Eruzione Selling ‘Miracle on Ice’ Jersey for $1 Million Minimum

Mike Eruzione is selling the jersey and stick he used when he scored the winning goal for the 1980 U.S. Olympic ice hockey team over the Soviet Union, with the shirt carrying a minimum bid of $1 million.

The captain of the “Miracle on Ice” squad said he wants to raise money to help his family. He recently became a grandfather for the first time.

“I’m not broke,” Eruzione, 58, said in a brief telephone interview today. “All is well.”

The sale will include the left-handed stick he used to score the winner in the 4-3 victory over the Soviets in the semifinals at Lake Placid, New York, as well as jerseys he wore in that game and the gold-medal triumph over Finland.

Eruzione said he is auctioning the items to raise money for his three children. He has no plans to sell the gold medal, according to ESPN, which reported the auction plans on its website. Eruzione’s daughter gave birth to her first child, named Michael, last week, making him a grandfather for the first time, ESPN reported. He also has two sons.

At the request of the auction house, Eruzione said, he’s not doing formal media interviews until January. Heritage Auction House in Dallas will conduct the sale in February, he said.

The pieces will be sold as “historical” items and not sports memorabilia, Eruzione said. The opening bid for the white No. 21 jersey he wore in the game against the Soviets, dubbed the “Miracle on Ice,” will begin at $1 million, he said.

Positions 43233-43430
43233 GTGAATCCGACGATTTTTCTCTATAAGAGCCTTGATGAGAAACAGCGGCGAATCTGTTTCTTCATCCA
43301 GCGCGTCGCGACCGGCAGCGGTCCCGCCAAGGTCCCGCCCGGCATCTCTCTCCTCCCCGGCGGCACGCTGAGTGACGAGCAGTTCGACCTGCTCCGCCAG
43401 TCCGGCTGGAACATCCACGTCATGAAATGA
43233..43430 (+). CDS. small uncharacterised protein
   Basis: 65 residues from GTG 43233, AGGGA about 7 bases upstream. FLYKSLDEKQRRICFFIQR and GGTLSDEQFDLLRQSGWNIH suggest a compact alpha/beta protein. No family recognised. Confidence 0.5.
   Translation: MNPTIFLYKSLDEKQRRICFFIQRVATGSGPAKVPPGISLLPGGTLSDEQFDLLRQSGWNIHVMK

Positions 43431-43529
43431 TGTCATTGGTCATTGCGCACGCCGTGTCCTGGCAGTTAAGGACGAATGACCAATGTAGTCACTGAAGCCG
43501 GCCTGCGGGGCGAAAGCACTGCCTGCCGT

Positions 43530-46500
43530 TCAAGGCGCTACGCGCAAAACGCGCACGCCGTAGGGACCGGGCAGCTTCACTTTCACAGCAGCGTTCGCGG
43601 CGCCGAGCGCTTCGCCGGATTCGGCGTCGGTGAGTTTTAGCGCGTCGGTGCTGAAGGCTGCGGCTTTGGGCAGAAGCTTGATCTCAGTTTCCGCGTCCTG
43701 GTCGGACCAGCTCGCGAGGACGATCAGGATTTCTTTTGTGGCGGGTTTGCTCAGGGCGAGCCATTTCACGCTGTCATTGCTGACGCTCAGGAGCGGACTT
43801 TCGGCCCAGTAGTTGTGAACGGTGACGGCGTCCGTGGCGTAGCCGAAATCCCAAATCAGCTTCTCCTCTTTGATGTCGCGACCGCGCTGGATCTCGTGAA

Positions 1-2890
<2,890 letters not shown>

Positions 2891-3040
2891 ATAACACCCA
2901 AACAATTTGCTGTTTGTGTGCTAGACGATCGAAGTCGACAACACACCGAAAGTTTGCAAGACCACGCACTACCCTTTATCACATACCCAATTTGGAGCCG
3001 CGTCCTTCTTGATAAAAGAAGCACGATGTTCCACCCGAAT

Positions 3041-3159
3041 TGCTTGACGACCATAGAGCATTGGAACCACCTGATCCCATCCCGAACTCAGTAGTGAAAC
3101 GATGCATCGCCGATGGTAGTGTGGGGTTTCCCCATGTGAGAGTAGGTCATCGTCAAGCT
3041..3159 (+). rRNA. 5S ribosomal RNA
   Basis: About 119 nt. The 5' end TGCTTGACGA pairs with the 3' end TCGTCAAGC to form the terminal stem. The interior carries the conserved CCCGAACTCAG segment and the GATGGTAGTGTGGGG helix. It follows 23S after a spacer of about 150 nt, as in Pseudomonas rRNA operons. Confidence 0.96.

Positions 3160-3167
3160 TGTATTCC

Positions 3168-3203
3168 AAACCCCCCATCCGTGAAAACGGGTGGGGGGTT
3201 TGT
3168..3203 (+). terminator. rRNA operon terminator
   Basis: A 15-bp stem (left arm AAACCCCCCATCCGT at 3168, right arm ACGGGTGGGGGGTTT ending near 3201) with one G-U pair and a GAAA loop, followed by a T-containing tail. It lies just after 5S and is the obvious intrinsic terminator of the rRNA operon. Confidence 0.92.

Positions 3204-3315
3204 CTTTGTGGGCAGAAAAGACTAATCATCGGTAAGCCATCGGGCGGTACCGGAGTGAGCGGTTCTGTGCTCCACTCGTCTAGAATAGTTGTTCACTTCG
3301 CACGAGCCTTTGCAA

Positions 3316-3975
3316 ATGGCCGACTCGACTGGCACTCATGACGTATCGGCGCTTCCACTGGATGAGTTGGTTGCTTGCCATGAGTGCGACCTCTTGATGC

A jersey worn by Paul Henderson when he scored the winning goal in Canada’s 1972 Summit Series against the Soviet Union sold for $1.2 million in 2010.

More Items

The auction will also include the blue jersey Eruzione wore against Finland as well as the warm-up suit he used during the gold medal ceremony. His hockey gloves as well as other pieces of equipment will also be sold, ESPN reported.

Eruzione has worked at Boston University, where he attended college, for the past 20 years, while also making appearances as a motivational speaker. He charges $25,000 for keynote speeches.

The victory by the U.S. squad made up of college players over the Soviet Union, a team that had won the previous four Olympic hockey gold medals and outscored the U.S. 28-7 over that stretch, was voted Sports Illustrated magazine’s top sports moment of the 20th century.

To contact the reporter on this story: Mike Buteau in Atlanta at mbuteau@bloomberg.net

To contact the editor responsible for this story: Michael Sillup at msillup@bloomberg.net

Press spacebar to pause and continue. Press esc to stop.

Bloomberg reserves the right to remove comments but is under no obligation to do so, or to explain individual moderation decisions.

Please enable JavaScript to view the comments powered by Disqus.